Let us begin with Britain. In 1933 Harold Nicolson had imagined that Britain was first to fashion an atomic bomb, monopolizing its fuel, Deposit A, and testing the weapon in the North Atlantic, inadvertently wiping out much of South Carolina into the bargain. The British were among the world’s leaders in nuclear physics before the war, and with the Frisch-Peierls memorandum and the formation of the MAUD Committee in 1941 they became the first to contemplate seriously building an atomic weapon. Marcus Oliphant carried to the United States his message of urgency late that summer. Following a period of coolness in late 1941 and early 1942, resulting from a British belief that they were ahead of the Americans in caring about a bomb and planning for it, the British government had resumed attempts to collaborate with the Americans and hoped for a full sharing of information concerning nuclear matters. Prime Minister Churchill thought he had achieved a partnership with agreements with President Roosevelt at Hyde Park in June 1942 and Quebec in August 1943. The admission of a British scientific team at Los Alamos late that year was useful and promising.
Yet uncertainty remained—or Churchill’s doubts did, and Roosevelt’s vagueness, and his advisers’ (especially Groves’s) skepticism concerning the desirability of collaboration. Churchill went to Hyde Park again in September 1944 seeking greater clarity. There he and FDR produced a brief aide-memoire. It contained three points. First, it rejected the pleas of Niels Bohr that the ‘secret’ of the bomb be shared with the Russians after the war. Second, it reassured Churchill, stating: ‘Full collaboration between the United States and the British Government in developing tube alloys [the British codename for the a-bomb] for military and commercial purposes should continue after the defeat of Japan unless and until terminated by joint agreement.’ Third, the note, with seeming casualness, suggested that ‘when a bomb [not “tube alloys”] is finally available, it might perhaps, after mature consideration, be used against the Japanese, who should be warned that this bombardment will be repeated until they surrender.’ ‘Well done indeed,’ a Churchill adviser in London cabled his boss, when word of the Hyde Park Agreement was received. There was no similar reaction from Roosevelt’s advisers because the President neglected to inform anyone else about the agreement. (Two months after Roosevelt’s death, a British member of the tripartite nuclear Combined Policy Committee, created at Quebec and including the Canadians, ‘reminded’ the Americans about it. The Americans had not heard of the agreement and asked the British for a copy. Some years later, Roosevelt’s copy turned up in a file folder kept by the President’s naval aide, evidently because the title, ‘Tube Alloys’, sounded like something to do with torpedoes.)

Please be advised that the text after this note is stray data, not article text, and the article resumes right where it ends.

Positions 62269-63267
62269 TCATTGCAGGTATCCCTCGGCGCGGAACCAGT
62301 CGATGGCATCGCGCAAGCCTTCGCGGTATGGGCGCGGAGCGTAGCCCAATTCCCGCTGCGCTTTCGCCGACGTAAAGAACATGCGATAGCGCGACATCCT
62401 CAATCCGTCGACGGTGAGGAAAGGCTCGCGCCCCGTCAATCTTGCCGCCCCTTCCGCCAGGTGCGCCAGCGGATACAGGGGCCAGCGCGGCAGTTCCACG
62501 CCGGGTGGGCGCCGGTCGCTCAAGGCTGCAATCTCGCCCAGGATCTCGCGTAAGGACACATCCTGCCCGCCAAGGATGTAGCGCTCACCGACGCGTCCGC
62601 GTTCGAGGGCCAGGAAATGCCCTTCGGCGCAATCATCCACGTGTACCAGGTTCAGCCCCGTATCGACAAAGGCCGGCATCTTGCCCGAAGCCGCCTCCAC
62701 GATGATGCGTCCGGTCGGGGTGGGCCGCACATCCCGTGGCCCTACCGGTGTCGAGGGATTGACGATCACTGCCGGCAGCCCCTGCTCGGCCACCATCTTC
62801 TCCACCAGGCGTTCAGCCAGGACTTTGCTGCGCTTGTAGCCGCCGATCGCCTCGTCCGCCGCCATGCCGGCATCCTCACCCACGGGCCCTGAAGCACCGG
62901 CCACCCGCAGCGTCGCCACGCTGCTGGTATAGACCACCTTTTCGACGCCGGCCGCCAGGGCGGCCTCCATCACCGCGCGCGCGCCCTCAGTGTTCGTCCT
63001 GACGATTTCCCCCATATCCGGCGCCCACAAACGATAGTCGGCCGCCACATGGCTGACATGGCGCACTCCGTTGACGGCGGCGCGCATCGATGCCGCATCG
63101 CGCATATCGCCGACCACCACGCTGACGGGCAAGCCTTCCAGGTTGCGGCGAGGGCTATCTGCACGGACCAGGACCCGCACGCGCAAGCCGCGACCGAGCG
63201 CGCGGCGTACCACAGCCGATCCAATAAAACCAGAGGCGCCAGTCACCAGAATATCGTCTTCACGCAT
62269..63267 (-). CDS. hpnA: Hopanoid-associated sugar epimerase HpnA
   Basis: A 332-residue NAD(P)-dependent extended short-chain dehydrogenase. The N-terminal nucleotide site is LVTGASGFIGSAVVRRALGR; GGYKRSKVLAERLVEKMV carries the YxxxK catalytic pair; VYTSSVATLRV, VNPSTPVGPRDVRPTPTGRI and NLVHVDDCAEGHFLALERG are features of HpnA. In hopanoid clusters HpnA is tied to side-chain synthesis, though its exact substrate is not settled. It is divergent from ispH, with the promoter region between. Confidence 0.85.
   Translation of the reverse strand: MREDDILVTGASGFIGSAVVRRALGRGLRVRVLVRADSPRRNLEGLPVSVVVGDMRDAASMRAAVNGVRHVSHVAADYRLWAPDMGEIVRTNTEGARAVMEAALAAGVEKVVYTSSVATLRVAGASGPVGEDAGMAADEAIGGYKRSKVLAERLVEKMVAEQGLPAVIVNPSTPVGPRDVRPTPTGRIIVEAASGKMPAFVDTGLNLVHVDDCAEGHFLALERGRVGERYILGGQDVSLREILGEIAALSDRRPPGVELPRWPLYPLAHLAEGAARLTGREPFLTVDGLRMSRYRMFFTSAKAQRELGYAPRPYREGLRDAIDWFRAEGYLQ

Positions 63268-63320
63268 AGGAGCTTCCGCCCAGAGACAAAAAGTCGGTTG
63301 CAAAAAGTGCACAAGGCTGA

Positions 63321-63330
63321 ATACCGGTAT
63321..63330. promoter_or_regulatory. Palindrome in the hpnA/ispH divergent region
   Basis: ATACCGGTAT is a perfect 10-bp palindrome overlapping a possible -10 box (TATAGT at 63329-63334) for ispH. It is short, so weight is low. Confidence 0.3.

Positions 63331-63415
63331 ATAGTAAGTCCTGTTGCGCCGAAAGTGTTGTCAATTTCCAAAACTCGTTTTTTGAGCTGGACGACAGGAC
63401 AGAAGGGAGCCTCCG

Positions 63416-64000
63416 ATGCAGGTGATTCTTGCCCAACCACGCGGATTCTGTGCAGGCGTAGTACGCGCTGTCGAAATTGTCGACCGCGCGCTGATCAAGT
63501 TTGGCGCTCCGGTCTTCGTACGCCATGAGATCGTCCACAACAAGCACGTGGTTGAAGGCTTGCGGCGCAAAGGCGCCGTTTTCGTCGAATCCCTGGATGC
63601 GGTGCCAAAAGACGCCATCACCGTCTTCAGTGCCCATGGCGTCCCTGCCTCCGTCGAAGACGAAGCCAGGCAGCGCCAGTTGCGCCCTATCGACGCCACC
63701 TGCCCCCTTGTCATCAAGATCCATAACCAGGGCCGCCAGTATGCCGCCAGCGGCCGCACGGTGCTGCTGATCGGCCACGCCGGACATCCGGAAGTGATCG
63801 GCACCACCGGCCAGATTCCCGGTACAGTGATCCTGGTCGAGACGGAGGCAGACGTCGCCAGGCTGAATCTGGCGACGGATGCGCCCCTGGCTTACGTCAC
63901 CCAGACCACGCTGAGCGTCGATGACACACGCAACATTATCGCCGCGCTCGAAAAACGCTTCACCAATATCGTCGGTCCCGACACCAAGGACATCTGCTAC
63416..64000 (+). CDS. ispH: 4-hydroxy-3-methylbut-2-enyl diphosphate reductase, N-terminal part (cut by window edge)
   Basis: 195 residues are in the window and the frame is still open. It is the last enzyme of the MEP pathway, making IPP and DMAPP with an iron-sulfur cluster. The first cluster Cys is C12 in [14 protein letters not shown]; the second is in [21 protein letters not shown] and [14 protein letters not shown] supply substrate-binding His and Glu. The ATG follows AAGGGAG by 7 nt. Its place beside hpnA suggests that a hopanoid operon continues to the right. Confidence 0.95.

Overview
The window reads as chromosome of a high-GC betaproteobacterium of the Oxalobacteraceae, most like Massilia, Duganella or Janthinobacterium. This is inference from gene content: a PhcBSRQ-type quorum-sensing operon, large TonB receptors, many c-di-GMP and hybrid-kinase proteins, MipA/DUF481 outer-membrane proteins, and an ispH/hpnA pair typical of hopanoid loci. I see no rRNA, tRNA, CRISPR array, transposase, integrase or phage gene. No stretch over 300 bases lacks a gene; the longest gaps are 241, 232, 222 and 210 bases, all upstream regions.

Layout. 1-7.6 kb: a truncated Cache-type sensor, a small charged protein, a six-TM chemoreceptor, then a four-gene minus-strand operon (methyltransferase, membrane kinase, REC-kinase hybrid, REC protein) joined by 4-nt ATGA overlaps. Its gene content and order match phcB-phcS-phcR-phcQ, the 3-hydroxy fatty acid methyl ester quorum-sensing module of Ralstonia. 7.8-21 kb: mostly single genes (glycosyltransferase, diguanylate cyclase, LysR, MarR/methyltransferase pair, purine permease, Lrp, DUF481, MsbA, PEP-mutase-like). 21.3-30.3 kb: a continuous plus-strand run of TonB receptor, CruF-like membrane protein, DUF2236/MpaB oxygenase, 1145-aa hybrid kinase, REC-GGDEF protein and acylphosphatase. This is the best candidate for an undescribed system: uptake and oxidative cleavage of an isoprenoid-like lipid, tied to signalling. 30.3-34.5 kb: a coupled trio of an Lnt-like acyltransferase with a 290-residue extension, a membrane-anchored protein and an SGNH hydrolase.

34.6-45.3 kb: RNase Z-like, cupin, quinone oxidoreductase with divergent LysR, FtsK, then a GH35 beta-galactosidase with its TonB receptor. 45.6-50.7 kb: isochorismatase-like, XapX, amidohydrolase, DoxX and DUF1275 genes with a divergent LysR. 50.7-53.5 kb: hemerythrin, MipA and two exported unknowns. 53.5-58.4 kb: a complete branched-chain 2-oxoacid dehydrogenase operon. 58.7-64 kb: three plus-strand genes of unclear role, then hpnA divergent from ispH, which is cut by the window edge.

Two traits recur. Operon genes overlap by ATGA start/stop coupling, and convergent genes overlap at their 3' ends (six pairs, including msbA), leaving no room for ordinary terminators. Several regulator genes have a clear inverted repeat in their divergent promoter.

American casualness or inconsistency concerning postwar collaboration rightly told the British that the issue would not be easily managed after Roosevelt’s death. Like his predecessor, Harry Truman dangled before the British the prospect of nuclear cooperation, in November 1945. He acknowledged the substantial British contribution to the Manhattan Project, in its earliest days and especially at Los Alamos. But in early 1945 Marcus Oliphant, again visiting Berkeley, concluded that British entreaties concerning collaboration gave ‘only the impression that we are trying to muscle in on a racket we have been too dumb to develop ourselves’. Oliphant recommended that Britain start work on its own racket when the war was over. ‘I am quite sure help from the US is not necessary to enable us to carry out this project in England,’ said Sir James Chadwick. ‘We can stand on our own feet.’ The experience in America and with the Canadians and French at a parallel nuclear project in Montreal during the war—on which more later—had already helped. British engineers understood gaseous diffusion and had worked with irradiated fuel rods from Oak Ridge. William Penney, who was to lead the British nuclear project, rode in the B-29 that served as the observer plane for the Nagasaki mission and gathered from that torn city samples of bent poles and crushed fuel cans just ten days after the bombing. Like other nations, Britain learned from the Smyth Report. And the British had uranium, or access to it, from Canada and Africa, by way of the Belgians and the Portuguese.